For music fans of a certain age, the home stereo was more than just a convenient way to listen to music: It was a recording studio, a pressing plant, and a portal to other worlds. All-in-one component systems, the affordable stereos that contained all the pieces of a hi-fi system in one compact black box—an amplifier, AM/FM tuner, CD player, dual-cassette deck, and often an equalizer—minted myriad amateur engineers in the ‘90s, democratizing access to the tools needed to record, duplicate, and listen to mixtapes.
As a kid, the rapper Open Mike Eagle used one of those component systems to craft mixtapes spliced together from radio recordings. Replete with commercials and DJ monologues woven between his favorite songs, the tapes were the soundtrack of his youth, the score for countless bus rides across Chicago’s South Side. It was one of those tapes, cobbled together from broadcasts on the local college radio station WHPK Chicago, that inspired Eagle’s latest LP, Component System with the Auto-Reverse. The record is a nostalgic trip through the rapper’s musical genesis and an exploration of the psyche of an artist who recently lost his wife, his job, and some of his closest friends. If 2020’s Anime, Trauma, and Divorce was an unflinching examination of all that he’d lost, this album answers the question of what remains.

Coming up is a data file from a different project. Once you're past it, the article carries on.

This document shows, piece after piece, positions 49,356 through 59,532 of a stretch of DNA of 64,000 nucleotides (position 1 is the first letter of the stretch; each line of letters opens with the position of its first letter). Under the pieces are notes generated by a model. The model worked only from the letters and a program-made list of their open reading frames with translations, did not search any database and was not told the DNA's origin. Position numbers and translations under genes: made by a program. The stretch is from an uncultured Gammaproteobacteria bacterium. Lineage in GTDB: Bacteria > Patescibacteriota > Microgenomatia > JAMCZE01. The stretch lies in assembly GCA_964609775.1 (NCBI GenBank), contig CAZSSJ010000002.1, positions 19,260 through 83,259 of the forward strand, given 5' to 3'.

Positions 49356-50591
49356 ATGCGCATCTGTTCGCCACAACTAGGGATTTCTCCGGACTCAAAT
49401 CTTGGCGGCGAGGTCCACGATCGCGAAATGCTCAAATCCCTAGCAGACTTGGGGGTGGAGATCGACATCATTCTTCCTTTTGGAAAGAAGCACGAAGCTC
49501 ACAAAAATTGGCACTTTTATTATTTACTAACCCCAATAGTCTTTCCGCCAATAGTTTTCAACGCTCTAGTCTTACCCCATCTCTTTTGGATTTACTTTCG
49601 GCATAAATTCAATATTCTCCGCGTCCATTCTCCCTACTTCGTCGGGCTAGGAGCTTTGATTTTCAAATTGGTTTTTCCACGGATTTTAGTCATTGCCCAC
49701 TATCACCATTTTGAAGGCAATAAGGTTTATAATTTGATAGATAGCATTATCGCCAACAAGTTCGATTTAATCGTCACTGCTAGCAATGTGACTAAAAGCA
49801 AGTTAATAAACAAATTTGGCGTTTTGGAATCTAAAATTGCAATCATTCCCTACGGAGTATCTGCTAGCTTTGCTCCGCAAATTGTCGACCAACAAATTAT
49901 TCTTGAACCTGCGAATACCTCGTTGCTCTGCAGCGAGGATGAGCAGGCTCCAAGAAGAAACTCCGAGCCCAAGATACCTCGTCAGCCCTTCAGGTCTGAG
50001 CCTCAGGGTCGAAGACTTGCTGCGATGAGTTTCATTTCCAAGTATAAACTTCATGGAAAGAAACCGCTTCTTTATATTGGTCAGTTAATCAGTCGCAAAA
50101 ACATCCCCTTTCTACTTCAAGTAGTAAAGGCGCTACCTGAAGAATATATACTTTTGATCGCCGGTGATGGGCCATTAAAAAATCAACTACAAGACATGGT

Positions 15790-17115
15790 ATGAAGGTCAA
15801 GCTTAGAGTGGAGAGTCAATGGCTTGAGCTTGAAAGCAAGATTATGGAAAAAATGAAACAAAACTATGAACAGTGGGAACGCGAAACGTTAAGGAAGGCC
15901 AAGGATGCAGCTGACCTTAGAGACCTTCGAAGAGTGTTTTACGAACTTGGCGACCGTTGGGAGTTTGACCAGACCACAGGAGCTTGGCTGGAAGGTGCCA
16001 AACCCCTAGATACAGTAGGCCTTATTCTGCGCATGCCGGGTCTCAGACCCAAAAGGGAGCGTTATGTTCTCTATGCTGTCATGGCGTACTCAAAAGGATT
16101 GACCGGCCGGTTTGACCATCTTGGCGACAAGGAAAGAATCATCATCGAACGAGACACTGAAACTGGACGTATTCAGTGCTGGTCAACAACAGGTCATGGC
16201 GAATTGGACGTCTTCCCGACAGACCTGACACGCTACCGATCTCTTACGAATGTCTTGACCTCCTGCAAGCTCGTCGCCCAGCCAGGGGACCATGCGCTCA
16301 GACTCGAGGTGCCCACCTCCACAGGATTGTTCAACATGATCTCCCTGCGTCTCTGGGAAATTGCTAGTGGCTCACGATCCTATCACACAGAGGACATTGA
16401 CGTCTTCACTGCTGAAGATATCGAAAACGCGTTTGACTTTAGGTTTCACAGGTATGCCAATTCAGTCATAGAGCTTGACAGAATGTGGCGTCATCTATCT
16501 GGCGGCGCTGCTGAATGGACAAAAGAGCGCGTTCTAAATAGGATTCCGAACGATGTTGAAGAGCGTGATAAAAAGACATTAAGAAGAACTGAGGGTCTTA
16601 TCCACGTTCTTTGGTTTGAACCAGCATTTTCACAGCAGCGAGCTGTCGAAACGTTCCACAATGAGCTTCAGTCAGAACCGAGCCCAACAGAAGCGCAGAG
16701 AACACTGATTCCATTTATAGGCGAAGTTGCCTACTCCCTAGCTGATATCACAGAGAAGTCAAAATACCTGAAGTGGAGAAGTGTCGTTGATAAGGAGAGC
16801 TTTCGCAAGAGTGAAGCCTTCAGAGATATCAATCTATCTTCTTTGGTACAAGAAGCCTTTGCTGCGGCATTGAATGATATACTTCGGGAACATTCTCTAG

In rediscovering his old mixtapes, Eagle finds that he’s the same man he’s always been: a whip-smart comic with acerbic wit, a “grown man with toddler habits” (a quality that he gets from his father), and an old school hip-hop head who can rap his butt off, but can’t dance. He has long written from a comedian’s POV, and on this album, he once again leverages a bittersweet sense of humor to soothe his painful awareness of the world’s absurdity. His cleverness requires a certain degree of pop culture literacy, and some of his references—like 2Pac’s curious collaboration with smooth, sensitive ‘90s R&B crooner Jon B—might feel ancient to a zoomer. But these are the bars of a middle-aged man who still shares memes (“Who Among Us is mega sus?” he asks on “i’ll fight you”); they are tightly packed nerd raps from a dad who’s quick-witted enough to keep up with his adolescent son.
The songs here reflect both his embrace of Los Angeles (“crenshaw and homeland”) and his Chicago roots (“79th and stony island”); after college, the rapper left his hometown and has since toiled in the headier spaces of L.A.’s hip-hop underground. There is also plenty of room for poignant introspection (“the song with the secret name”) and unabashed fandom of hip-hop greats (“for DOOM”). His choice of collaborators feels less like clout-boosting streaming bait and more like homies who can rap well, which makes for a laid-back cipher vibe that reveals the album’s raw but carefully considered aesthetic. Its most frequent guests are Video Dave and Still Rift, two rappers with backpacker flows and few credits that don’t involve Eagle. But even when he operates with more well-known entities like New York’s acid-tongued duo Armand Hammer, he shows he can coalesce disparate styles.